The Noisemaker's Fife and the Shrew's Fiddle are, indeed, restraints/portable pillories, and would have involved a march-of-shame (possibly even with the addition of a brank). They are modelled below by a medieval re-enactor friend of mine. The Noisemaker's Fife, in particular, can be very painful if you tighten up the finger/thumb screws. There are double-sided Shrew's Fiddles, for chastising women who squabble in the street. A fitting punishment.......!

Other favourites of mine are the Drunkard's Cloak (a barrel worn with just the head poking out of the top, usually painted with sobering scenes) and the Gambler's Rosary (a large, heavy chain worn around the neck from which was suspended oversize playing cards, dice, bottles, etc, carved from stone). Punishments for drinking and gambling, respectively.

Julian



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Fiddle Demo 4.JPG


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Fife Demo 3.JPG

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Mick Jarvis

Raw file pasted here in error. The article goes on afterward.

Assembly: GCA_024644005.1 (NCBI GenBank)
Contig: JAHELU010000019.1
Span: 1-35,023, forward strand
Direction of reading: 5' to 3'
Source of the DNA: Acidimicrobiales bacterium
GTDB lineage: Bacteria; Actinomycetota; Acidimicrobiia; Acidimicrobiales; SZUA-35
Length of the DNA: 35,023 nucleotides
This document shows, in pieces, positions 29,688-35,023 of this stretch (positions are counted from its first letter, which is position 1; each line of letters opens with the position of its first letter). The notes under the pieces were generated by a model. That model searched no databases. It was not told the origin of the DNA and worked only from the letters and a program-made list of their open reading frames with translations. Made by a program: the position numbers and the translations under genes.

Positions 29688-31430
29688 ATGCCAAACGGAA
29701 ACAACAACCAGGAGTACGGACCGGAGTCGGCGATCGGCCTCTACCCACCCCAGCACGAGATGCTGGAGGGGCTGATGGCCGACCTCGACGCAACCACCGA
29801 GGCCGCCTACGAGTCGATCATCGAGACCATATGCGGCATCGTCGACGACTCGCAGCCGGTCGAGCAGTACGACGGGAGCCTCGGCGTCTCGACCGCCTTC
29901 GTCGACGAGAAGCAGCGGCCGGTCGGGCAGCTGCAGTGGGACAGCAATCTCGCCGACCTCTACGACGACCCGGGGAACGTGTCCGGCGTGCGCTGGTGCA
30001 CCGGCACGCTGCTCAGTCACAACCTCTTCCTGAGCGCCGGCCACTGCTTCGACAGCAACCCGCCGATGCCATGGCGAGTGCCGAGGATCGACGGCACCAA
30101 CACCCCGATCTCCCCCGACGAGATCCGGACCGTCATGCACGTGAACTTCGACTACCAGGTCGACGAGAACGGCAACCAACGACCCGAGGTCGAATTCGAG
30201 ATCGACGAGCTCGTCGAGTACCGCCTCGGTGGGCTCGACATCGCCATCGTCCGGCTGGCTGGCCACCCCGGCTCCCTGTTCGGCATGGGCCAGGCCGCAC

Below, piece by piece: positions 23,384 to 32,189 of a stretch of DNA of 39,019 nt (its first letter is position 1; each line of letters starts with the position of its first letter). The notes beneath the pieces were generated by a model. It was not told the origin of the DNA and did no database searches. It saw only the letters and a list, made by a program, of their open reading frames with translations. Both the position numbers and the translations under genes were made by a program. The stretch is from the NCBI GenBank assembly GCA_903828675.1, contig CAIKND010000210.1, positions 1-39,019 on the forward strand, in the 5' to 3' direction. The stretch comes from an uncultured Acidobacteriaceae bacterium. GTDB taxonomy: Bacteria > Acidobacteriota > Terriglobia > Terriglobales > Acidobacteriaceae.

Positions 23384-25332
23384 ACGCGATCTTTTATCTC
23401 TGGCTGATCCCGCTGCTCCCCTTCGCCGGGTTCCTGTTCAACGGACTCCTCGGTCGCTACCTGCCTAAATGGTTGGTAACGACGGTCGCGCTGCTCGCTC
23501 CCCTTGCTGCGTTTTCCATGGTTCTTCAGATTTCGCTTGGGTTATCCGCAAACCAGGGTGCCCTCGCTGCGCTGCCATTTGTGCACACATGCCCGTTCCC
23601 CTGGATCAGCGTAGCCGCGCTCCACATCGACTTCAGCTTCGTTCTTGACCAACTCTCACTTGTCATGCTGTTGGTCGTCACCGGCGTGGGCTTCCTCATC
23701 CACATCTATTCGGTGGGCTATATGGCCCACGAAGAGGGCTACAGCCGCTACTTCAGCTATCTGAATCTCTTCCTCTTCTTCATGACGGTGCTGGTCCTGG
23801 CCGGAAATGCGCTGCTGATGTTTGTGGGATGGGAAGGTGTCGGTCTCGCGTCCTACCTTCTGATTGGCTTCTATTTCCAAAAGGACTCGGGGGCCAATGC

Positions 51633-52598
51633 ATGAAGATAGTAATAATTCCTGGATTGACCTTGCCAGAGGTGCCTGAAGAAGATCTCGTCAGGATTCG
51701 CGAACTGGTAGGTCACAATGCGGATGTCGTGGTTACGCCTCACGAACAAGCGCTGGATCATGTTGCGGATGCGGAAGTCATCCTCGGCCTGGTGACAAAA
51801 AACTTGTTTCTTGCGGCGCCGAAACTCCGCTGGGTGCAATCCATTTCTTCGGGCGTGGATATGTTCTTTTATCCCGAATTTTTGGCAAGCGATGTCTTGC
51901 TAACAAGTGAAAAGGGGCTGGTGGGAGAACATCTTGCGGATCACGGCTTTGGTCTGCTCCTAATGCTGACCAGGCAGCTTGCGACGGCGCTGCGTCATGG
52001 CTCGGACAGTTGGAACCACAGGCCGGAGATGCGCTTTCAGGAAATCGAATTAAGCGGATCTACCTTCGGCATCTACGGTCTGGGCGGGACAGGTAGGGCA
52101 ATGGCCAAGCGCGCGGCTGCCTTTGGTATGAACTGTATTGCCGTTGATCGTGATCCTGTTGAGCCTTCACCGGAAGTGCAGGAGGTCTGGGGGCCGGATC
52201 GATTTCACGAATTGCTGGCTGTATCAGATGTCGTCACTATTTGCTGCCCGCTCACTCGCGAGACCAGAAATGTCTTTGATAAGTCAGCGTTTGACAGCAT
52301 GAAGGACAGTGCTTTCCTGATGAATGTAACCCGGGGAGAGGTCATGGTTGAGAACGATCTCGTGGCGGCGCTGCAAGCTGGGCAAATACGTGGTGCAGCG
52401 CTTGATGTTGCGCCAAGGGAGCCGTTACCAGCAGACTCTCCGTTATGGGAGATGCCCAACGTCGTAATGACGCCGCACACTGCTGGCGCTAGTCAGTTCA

Location: Australia
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PostPosted: Sun 28 Apr, 2013 2:19 am    Post subject:         Reply with quote

thank you for the info on those... that is very interesting indeed
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Julian Reynolds




Location: United Kingdom
Joined: 30 Mar 2008

Posts: 271

PostPosted: Sun 28 Apr, 2013 3:17 am    Post subject:         Reply with quote

Here's a lovely (!) original Shrew's Fiddle - some of these are simple boards with holes in them, others are almost sculptural works of art - needless to say, I prefer the fancy ones as they give more scope for creative carving....

(sorry no picture credit)

Julian



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Shrew's Fiddle 2.jpg